The Ship of Dreams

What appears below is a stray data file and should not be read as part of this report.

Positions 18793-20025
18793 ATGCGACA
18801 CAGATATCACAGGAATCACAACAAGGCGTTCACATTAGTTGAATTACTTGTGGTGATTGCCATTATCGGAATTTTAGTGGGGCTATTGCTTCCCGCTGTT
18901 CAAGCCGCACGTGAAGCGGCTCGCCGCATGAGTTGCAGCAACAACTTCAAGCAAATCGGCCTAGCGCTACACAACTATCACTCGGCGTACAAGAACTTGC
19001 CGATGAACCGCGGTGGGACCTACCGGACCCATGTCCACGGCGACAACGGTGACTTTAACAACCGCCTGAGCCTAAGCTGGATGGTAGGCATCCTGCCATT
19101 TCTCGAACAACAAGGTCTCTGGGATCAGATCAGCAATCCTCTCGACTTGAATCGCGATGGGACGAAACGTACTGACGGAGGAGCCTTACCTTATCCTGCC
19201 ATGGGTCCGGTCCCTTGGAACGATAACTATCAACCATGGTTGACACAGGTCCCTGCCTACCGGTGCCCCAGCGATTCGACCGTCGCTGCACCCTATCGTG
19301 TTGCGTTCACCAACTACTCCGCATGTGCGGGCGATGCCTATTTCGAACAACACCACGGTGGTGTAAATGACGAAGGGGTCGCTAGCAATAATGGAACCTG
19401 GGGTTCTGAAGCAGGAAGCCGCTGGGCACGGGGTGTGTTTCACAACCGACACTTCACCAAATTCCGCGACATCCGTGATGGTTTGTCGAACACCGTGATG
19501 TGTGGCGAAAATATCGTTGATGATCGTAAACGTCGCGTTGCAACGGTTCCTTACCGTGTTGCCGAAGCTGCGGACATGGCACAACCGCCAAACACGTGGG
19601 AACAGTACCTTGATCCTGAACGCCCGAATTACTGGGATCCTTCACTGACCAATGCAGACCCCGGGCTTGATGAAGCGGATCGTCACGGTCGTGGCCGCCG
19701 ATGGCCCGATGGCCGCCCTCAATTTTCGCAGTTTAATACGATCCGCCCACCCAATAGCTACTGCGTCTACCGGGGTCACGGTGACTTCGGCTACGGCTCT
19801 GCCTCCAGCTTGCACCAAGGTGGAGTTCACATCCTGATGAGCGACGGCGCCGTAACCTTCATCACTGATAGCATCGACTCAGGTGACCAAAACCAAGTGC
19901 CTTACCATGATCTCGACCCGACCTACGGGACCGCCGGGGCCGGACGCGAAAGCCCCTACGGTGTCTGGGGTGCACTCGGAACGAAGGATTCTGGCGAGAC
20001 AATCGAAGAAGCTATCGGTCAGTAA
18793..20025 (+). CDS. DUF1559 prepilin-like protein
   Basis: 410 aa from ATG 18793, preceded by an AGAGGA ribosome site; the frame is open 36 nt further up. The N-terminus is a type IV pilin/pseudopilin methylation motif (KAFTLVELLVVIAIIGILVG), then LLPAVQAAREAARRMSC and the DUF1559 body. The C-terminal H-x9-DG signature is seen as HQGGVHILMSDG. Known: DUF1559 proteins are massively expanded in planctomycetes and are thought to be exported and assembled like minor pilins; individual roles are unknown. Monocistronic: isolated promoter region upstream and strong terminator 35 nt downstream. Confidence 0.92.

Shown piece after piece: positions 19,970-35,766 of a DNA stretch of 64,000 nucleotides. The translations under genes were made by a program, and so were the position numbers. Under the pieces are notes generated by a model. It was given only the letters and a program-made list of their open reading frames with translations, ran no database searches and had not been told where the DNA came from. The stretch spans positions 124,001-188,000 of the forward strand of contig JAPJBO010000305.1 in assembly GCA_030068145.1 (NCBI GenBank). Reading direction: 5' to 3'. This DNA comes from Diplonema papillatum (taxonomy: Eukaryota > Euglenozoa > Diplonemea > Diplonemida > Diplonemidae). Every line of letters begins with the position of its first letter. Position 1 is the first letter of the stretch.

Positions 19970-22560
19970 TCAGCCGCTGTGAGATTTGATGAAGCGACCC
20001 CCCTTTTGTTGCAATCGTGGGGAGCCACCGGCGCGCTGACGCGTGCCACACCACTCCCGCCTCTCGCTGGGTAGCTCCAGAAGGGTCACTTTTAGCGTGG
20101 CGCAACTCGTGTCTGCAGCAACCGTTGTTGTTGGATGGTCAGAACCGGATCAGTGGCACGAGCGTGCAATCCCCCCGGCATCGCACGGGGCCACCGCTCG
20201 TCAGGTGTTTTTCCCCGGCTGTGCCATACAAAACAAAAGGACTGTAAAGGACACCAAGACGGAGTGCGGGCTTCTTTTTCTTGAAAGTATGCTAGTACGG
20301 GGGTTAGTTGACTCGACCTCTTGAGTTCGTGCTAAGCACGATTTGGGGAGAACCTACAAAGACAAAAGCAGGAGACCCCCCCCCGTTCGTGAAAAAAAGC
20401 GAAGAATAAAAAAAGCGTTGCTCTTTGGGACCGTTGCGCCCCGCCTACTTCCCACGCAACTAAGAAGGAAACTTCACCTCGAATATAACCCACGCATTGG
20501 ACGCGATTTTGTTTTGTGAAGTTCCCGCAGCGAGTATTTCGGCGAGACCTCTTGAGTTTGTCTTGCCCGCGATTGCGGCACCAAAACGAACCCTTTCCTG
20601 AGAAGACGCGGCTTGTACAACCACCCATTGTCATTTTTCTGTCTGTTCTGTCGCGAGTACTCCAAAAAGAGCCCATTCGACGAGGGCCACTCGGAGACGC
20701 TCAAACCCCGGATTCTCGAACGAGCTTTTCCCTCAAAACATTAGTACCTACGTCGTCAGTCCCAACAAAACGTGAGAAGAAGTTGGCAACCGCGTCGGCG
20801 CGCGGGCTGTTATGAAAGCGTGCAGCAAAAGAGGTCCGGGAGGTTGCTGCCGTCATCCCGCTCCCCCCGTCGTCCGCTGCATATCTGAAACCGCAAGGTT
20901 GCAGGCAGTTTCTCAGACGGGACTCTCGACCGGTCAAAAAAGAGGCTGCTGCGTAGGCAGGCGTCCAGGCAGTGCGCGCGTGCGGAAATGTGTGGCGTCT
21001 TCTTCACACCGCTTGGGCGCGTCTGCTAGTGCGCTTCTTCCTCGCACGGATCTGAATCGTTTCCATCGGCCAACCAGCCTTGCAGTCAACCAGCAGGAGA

By this time, one-hundred and eight years ago, the real ship of dreams, R.M.S. Titanic, was no more than a twisted hulk surrounded by a graveyard of people’s lives, memories, hopes, and dreams. Ever since my dad and I watched the 20th Century Fox movie, “Titanic,” one Saturday afternoon in 1966, I’ve been mesmerized by that great ship, a microcosm of early 20th century society. And because of that movie, my house is filled with ocean liner memorabilia. I must own over a hundred books on the great liners of the 20th century, perhaps a quarter of those books written about the Titanic. My collection consists of many framed pictures of those floating palaces, a few models, a China plate or two, and a slew of vintage cups and saucers. But the item I prize the most is a true piece of Titanic memorabilia. It is a homemade memorial to the great ship, created by someone must have absolutely loved the ship or—perhaps—who had a loved one die in the disaster. In the picture provided, you see a period rendering of the Olympic, the first of the Olympic-class Ocean liners which were a trio of British ocean liners built by the Harland & Wolff shipyard for the White Star Line during the early 20th century. The three ships were Olympic (1911), Titanic (1912), and Britannic (1915). I’ve seen this picture in many ocean liner books. It was part of the White Star Line’s advertisement for the three massive liners. The green boarder is old-fashioned blotter paper, the writing at the bottom is written on period stationary. What also intrigued me about this picture was the written information about the Titanic, most of which is incorrect. The text was written in an old French dialect, according to the antique dealer from whom I purchased the picture. It lists the Titanic’s construction cost, where she sailed from, along with the longitude and latitude of the ship’s sinking. Boston is listed as the Titanic’s destination. The antique dealer also told me that the person who wrote the information was a bad speller. (A man or woman after my own heart, wretched speller am I.) in the bottom right-hand corner, you see the result of the picture exposer to humidly. The frame is obviously handmade. There are holes in the frame that suggest it was screwed to a wall or some other wooden structure. The glass is thick and wavy. The back of the frame is covered with unfished wood. For whatever reason it was, I can’t help but believe that whoever made this picture must have been fascinated by the Titanic. Fascinated by the Titanic…imagine that!